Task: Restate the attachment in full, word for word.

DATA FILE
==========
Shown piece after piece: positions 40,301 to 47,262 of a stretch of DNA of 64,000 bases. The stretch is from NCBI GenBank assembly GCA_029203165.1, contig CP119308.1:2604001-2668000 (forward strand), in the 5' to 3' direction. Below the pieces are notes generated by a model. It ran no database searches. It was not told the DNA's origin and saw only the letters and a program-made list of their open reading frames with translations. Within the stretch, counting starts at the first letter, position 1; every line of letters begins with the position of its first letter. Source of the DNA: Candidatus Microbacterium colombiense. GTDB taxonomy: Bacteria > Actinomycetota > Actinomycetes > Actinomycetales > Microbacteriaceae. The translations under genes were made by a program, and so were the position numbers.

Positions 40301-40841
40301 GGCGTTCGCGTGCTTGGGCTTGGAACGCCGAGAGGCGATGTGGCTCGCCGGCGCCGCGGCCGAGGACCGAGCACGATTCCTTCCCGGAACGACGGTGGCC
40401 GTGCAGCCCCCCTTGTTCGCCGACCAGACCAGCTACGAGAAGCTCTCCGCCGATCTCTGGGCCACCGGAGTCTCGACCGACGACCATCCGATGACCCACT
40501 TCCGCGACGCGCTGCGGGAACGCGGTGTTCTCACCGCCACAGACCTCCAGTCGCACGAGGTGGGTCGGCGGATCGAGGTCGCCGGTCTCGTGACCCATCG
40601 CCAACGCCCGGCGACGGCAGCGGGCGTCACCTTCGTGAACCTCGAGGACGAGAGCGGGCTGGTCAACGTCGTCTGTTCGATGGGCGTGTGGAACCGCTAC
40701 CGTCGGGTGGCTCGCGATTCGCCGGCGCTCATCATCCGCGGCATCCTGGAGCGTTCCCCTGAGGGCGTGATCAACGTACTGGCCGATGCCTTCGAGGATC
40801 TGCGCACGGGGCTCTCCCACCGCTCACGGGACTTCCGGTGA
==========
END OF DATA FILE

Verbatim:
Shown piece after piece: positions 40,301 to 47,262 of a stretch of DNA of 64,000 bases. The stretch is from NCBI GenBank assembly GCA_029203165.1, contig CP119308.1:2604001-2668000 (forward strand), in the 5' to 3' direction. Below the pieces are notes generated by a model. It ran no database searches. It was not told the DNA's origin and saw only the letters and a program-made list of their open reading frames with translations. Within the stretch, counting starts at the first letter, position 1; every line of letters begins with the position of its first letter. Source of the DNA: Candidatus Microbacterium colombiense. GTDB taxonomy: Bacteria > Actinomycetota > Actinomycetes > Actinomycetales > Microbacteriaceae. The translations under genes were made by a program, and so were the position numbers.

Positions 40301-40841
40301 GGCGTTCGCGTGCTTGGGCTTGGAACGCCGAGAGGCGATGTGGCTCGCCGGCGCCGCGGCCGAGGACCGAGCACGATTCCTTCCCGGAACGACGGTGGCC
40401 GTGCAGCCCCCCTTGTTCGCCGACCAGACCAGCTACGAGAAGCTCTCCGCCGATCTCTGGGCCACCGGAGTCTCGACCGACGACCATCCGATGACCCACT
40501 TCCGCGACGCGCTGCGGGAACGCGGTGTTCTCACCGCCACAGACCTCCAGTCGCACGAGGTGGGTCGGCGGATCGAGGTCGCCGGTCTCGTGACCCATCG
40601 CCAACGCCCGGCGACGGCAGCGGGCGTCACCTTCGTGAACCTCGAGGACGAGAGCGGGCTGGTCAACGTCGTCTGTTCGATGGGCGTGTGGAACCGCTAC
40701 CGTCGGGTGGCTCGCGATTCGCCGGCGCTCATCATCCGCGGCATCCTGGAGCGTTCCCCTGAGGGCGTGATCAACGTACTGGCCGATGCCTTCGAGGATC
40801 TGCGCACGGGGCTCTCCCACCGCTCACGGGACTTCCGGTGA